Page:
Stephen Hills, a native of Ashford, Kent County, England, was born on August 10, 1771. As customary to a time when parents often had more children than money, at age 14 Hills was "bound out" to a local housewright as an indentured apprentice, alongside his older brother Richard. Under the instruction of his master, Hills received training in design and construction until age 21 when he was released.
At age 23, Hills married Margaret Ashby and together in early 1794 they emigrated to the United States. Later that December, the couple celebrated the birth of a daughter, Sarah (joined over the next six years by sons John and Stephen junior). After settling in Boston, Hills labored as a housewright and later founded his own carpentry business. As his business grew, Hills sent word to his brother Richard who together with their younger brother William came to Boston to help.
Around 1801 Hills followed a commission to Pennsylvania and settled in Lancaster, while his brother Richard took over his business in Boston. The move to Lancaster further enhanced his reputation with such commissions as a house for lawyer William Montgomery at 21 South Queen Street in 1803, followed by several others in the area. The following year Stephen and Margaret welcomed their third son, Thomas.
The Legislature of Pennsylvania determined in February of 1810, during Governor Simon Snyder's term of office, to remove the seat of government from Lancaster to Harrisburg. The Assembly commissioned carpenters Bucher, Crouch and Dorsey, who employed Steven Hill for the work on remodeling the Dauphin County Court House for use as a temporary "Capitol." Hills also erected two buildings for the legislature to use when it moved to Harrisburg in October 1812.
When Hill's received the commission for the legislative buildings he relocated his family from Lancaster to a home in Harrisburg that he built at 27 North Front Street. While remodeling the Dauphin County Courthouse and constructing the north and south Capitol executive buildings, he also designed and constructed many homes for prominent citizens of the city. One such home was for Commissioner Robert Harris, one of the men who supervised the legislative move of the capital seat to Harrisburg.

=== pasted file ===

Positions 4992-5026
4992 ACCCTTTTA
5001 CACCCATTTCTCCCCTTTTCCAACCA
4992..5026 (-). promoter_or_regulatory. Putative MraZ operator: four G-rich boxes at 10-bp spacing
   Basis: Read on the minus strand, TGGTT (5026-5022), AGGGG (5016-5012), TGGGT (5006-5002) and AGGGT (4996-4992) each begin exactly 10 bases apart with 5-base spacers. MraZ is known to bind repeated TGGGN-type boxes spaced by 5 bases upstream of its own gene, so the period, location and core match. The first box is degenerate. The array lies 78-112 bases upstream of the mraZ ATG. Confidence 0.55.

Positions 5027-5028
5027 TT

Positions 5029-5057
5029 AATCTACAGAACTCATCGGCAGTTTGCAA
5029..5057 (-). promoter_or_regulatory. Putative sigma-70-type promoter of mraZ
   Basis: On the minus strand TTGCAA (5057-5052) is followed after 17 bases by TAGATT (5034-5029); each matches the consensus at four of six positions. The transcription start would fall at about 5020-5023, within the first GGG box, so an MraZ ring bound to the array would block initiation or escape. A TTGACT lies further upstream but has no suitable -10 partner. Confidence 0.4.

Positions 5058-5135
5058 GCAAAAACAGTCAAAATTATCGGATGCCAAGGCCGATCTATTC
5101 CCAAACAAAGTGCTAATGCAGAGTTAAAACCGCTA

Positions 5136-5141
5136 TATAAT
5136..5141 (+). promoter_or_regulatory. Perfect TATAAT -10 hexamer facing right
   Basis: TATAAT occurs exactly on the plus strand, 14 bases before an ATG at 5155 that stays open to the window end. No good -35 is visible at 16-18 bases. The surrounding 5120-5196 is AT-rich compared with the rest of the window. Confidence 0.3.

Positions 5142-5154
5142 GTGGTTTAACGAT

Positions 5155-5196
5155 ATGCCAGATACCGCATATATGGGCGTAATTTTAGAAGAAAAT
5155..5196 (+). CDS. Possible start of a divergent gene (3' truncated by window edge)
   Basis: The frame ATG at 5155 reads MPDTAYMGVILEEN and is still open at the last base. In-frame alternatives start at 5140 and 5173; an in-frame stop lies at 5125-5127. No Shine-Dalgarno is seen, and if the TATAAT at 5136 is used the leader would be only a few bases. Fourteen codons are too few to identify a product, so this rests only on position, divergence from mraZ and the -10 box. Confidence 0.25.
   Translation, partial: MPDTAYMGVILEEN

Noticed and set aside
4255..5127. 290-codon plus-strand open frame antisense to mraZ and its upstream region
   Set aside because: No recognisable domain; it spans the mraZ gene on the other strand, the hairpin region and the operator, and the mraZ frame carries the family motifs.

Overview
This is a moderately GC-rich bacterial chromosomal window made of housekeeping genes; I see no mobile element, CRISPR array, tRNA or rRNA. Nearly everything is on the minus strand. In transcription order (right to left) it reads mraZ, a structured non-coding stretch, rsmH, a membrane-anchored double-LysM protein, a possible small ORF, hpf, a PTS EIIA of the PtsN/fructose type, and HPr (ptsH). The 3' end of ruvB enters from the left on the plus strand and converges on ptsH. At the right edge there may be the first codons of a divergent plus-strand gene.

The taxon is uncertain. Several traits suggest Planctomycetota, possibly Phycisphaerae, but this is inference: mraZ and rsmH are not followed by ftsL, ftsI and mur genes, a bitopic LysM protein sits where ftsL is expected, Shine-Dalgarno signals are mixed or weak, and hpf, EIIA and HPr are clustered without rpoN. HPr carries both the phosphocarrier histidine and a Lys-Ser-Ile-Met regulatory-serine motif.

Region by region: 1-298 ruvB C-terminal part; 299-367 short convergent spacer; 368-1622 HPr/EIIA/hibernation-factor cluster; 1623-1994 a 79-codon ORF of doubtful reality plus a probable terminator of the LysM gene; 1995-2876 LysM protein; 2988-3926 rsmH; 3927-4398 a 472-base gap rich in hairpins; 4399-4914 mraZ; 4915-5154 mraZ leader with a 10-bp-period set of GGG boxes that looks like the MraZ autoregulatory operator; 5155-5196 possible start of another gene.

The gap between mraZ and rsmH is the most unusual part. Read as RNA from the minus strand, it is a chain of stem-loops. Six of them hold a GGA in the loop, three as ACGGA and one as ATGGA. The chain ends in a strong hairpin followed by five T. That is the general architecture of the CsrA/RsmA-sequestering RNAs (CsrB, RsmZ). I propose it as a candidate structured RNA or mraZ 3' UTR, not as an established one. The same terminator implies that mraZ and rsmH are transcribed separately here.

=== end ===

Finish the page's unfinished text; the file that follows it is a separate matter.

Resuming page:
Governor Snyder authorized proposals for a larger central or "main" Capitol on March 18, 1816. Two known drawings were submitted for what would be the initial design request for the first Capitol. The first was by the eminent William Strickland, and the second by James C. Lavelier — both calling for $300,000 for construction — an amount well above what the General Assembly had in its budget.
On March 1816 the Assembly authorized the first of many appropriations for the acquisition of construction materials, and for two years Stephen Hills was paid for assembling materials to construct the new Capitol. At last in January 1819 the Assembly called for new proposals for the erection of a Capitol and advertisements were placed in newspapers. Of the seventeen proposals submitted, two were selected for final consideration. They were from Robert Mills who came in second and Stephen Hills who won first prize. The cornerstone was laid on May 31, 1819 and the Capitol was dedicated January 2, 1822.
Stephen Hills went on to design Missouri's first state Capitol built from 1837-1840, along with Academic Hall, the first building for the University of Missouri. Sadly all three buildings were eventually destroyed by fire. After completing his University contract in the spring of 1843, Hills retired to his farm in western Illinois. He died there on October 17, 1844.